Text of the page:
Pueblo) and the Communist Party, and also the capitulation and impotence of centrism (MAS,
MST, PO) that refused to go for an independent rallying of the vanguard.
Therefore the regime was able to cushion
the weakening of Menems government, going on to rejuvenate the senile bipartisan
régime , channeling the discontent -regardless of the sharp recession since a year and
half before- through to the elections, that has just resulted in a victory for the
Alianza. The bourgeoisie has thus attained a "quiet" political transition,
backed by the bureaucracy and blackmailing workers with the crisis and the ensuing
unemployment, keeping the essential continuity of the bourgeois-imperialist plan. It has
also upheld the social pact with the bureaucracy and keeps, for now, the masses out of the
The future of the "democracy for
Some commentators have gone on to say
that the new electoral reshuffle means the so-called "transition to democracy"
inaugurated in 1983 has now ended. They claim a stable regime has now settled in, like the
democracies in the imperialist countries . On the contrary, the continuity of the
bourgeois imperialistic plan and the decisive weight of the establishment in the
decision-taking of the new government a heir and trustee of Menems work and
the Olivos Pact- can only boost the profound reactionary, semi-bonapartist features of the
regime, whatever the disguise provided by a rejuvenated bipartisanship and a superficially
The regime of the democratic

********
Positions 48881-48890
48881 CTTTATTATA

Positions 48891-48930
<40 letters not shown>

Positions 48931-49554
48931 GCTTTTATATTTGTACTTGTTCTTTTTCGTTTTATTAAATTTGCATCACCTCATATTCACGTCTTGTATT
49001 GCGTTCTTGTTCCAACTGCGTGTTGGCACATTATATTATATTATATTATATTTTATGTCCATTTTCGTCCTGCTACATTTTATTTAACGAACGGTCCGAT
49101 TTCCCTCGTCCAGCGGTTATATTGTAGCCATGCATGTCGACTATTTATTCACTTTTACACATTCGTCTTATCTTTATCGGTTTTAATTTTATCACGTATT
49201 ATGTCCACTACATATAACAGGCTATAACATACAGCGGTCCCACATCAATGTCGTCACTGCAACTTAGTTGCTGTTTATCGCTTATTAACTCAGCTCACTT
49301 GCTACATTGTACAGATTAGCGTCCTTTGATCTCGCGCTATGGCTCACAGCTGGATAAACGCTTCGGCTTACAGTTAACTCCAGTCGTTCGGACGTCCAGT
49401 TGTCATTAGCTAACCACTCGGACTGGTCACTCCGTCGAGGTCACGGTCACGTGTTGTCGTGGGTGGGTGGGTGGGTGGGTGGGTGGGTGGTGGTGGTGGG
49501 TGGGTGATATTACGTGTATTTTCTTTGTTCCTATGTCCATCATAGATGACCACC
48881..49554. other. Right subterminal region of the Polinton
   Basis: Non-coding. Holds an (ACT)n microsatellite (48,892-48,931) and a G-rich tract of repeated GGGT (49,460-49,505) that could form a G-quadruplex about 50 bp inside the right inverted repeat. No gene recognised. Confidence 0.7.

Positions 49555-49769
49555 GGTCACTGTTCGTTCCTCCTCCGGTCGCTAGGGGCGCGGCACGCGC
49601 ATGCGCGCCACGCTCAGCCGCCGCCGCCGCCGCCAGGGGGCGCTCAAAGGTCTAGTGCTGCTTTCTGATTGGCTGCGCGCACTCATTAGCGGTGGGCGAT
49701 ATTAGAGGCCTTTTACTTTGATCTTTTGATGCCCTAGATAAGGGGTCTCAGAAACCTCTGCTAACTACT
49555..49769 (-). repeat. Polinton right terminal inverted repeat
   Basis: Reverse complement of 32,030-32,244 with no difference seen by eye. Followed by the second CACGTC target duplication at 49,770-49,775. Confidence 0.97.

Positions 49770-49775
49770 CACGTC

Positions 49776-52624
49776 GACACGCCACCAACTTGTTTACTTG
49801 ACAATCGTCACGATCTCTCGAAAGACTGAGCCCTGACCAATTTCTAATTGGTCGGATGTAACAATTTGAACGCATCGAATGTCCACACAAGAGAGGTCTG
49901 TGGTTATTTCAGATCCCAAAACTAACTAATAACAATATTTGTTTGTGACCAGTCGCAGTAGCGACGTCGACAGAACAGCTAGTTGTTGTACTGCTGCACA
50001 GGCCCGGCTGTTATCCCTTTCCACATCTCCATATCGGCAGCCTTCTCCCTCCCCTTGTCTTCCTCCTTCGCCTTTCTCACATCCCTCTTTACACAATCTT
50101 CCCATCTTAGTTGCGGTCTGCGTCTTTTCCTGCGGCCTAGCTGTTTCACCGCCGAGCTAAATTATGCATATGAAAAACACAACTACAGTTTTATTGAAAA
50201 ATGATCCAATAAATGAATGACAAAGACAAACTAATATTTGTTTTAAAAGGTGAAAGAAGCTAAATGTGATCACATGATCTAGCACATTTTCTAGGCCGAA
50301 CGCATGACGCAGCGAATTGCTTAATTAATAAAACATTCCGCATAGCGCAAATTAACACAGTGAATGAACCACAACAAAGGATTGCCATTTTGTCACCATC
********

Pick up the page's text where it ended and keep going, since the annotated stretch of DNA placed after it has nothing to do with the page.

counterrevolution in Argentina does not have enough wide basis so as to absorb the
enormous pressures coming from the imperialist rule, the extreme exacerbation of social
antagonisms, and the eating away of bourgeois unity for long (as can be seen in the
formation of the "productive front" between sectors of the industry, the
construction and the farmers). An additional element in the degradation of the state and
its institutions is the rot of the bourgeois cliques (dirty business, corruption, drug
traffic, arms smuggling, etc.) Last but not least, it is hard to believe that the masses
are just going to put up with renewed and harder attacks against their already
deteriorated living standards and working conditions without any resistance whatsoever.
In the last 17 years, besides, the masses
have gone trough a great experience with bourgeois democracy. If we compare the prevailing
mood now with that when democratic illusions boomed in the early 80s, the workers and the
people alike have clearly grown disappointed with the institutions of this "democracy
for the rich": the justice, the parliament, the traditional bourgeois parties. The
erosion of the links subordinating the proletariat to the bourgeois Peronist leadership,
with the union bureaucracy at its core is also remarkable. Although the regime counts on
important mechanisms, mainly the elections and the universal vote as a leverage to use the
illusions of the majority of workers and the people (as last October 24th has proved), the
"normal" mechanism of co-optation and mediation have been seriously damaged, a
potentially weak flank in the face of eventual sudden changes in the class struggle.
The future of semi-colonial democracy in
Argentina is not one of long lasting stability and "improvement" then, but
rather one of weakening of the foundations of the regime and also renewed tendencies to
"short circuits", political crisis, Bonapartist relapses, and ultimately, the
open unfolding of the class struggle.